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Authors: D'Anna, G.* 
Mangano, G.* 
D'Alessandro, A.* 
D'Anna, R.* 
Passafiume, G.* 
Speciale, S.* 
Title: First long time OBS campaign in the Ionian Sea
Issue Date: 11-Jul-2008
Series/Report no.: Rapporti Tecnici INGV
Keywords: OBS
Ionian Sea
Subject Classification04. Solid Earth::04.06. Seismology::04.06.10. Instruments and techniques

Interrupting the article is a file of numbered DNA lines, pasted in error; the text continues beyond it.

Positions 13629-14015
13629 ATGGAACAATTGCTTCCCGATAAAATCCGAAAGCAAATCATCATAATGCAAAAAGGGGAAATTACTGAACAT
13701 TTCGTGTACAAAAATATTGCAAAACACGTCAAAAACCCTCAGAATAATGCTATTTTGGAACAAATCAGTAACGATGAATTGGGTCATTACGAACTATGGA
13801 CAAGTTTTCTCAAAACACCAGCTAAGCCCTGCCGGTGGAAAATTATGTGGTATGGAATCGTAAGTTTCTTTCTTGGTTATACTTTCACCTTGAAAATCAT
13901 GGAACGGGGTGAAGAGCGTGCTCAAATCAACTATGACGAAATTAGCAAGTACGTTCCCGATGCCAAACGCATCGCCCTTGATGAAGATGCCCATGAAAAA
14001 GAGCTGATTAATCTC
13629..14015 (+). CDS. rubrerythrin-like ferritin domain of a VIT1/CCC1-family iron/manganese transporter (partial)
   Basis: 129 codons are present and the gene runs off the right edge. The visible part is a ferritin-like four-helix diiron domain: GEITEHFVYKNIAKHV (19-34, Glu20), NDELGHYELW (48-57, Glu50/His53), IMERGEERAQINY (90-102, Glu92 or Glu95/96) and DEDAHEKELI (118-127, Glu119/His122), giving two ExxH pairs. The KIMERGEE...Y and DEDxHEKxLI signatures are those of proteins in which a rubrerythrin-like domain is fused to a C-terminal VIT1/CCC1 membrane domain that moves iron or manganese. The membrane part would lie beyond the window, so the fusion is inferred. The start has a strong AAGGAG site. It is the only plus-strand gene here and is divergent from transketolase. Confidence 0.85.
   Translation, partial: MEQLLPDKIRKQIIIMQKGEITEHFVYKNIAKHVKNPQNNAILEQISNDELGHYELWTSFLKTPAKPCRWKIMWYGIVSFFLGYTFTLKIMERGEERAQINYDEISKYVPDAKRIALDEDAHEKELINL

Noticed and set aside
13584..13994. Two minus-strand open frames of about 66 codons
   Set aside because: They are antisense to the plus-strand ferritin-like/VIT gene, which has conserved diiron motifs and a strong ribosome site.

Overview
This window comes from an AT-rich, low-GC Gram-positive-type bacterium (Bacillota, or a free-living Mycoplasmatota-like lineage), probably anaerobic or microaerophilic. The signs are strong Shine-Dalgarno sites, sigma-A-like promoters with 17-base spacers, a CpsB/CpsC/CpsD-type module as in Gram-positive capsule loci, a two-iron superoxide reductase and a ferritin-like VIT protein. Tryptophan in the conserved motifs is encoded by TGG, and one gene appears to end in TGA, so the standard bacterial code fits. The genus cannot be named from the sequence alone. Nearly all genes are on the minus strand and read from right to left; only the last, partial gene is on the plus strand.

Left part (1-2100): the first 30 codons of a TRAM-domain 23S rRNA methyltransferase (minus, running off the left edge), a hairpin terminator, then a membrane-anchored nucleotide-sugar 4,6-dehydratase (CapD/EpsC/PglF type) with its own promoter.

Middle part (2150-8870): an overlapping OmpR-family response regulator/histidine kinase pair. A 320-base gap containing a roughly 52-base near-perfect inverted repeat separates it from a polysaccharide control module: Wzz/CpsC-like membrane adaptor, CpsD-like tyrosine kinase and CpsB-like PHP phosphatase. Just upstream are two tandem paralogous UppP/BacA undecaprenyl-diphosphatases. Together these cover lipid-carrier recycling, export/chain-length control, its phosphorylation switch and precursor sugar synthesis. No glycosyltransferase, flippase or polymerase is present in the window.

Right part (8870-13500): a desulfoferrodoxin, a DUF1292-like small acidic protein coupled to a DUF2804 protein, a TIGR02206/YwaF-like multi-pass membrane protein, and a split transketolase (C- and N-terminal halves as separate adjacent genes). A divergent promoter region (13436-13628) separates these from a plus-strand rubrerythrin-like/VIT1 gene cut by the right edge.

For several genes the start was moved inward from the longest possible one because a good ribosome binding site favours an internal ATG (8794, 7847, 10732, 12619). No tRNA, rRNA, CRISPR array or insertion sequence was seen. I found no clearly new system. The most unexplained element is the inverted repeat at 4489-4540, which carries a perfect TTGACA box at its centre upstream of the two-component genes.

Abstract: The INGV started its interest to extend the seismic monitoring network to the sea in 1995 with GEOSTAR (Geophysical and Oceanographic Station for Abyssal Research) project, coming out with the realization of the first multidisclipinary observatory for deep-sea monitoring [Favali et al. 2002]. At the end of 2004, the National Earthquake Center (CNT) of INGV decided to provide a pool of Ocean Bottom Seismometers to be employed as a submarine mobile network and to study submarine faults and volcanoes. This was possible thanks to an agreement between the INGV and the Italian National Civil Protection Department (DPC). On July 2006, the Gibilmanna OBS Lab, tested the first OBS prototype for nine days on the flat top of the Marsili submarine volcano [D’Anna et al. 2007] and in early 2007 other seven OBS’s were ready to be deployed on the seafloor. In May 2007, within the European project NERIES (activity NA6), the Gibilmanna OBS Lab of the INGV has deployed three Broad Band Ocean Bottom Seismometers (BBOBS) in the southern Ionian Sea at 3500-4000 meters of depth. This area has been chosen during the NERIES – “NA6-BBOBS net” meeting in Rome, on the 11th of September 2006 because at first, there are at the moment few seismological data [Scrocca et al., 2003] to construct a reliable model for the Ionian lithosphere and also the rate and features of the seismicity in the area between the Hyblean-Malta fault system and the accretionary prism of the Calabrian Arc are largely unknown [Catalano et al. 2002]. The Ionian Sea is indeed one of the most seismically active area in the Mediterranean region with several destructive earthquakes sometimes followed by tsunamis [Tinti et al. 2004]. The seismicity occurring in the Ionian basin is characterized by large location uncertainties due to the lack of seafloor seismic stations. In 2002, the quality of the seismic sensing and the location of earthquakes have been improved by the deployment of the real-time submarine observatory SN-1, about 25 km offshore Eastern Sicily [Sgroi et al, 2007]. However, the SN-1 location only allows to characterize the seismicity in the area offshore the eastern Sicily. Two of the three OBS’s were successfully recovered on the 2nd of February 2008; the last one was recovered on the 15th of March 2008 and another OBS was deployed on the same location to accomplish the continuous long-term seismic monitoring task (until May 2010) as planned in NERIES project.
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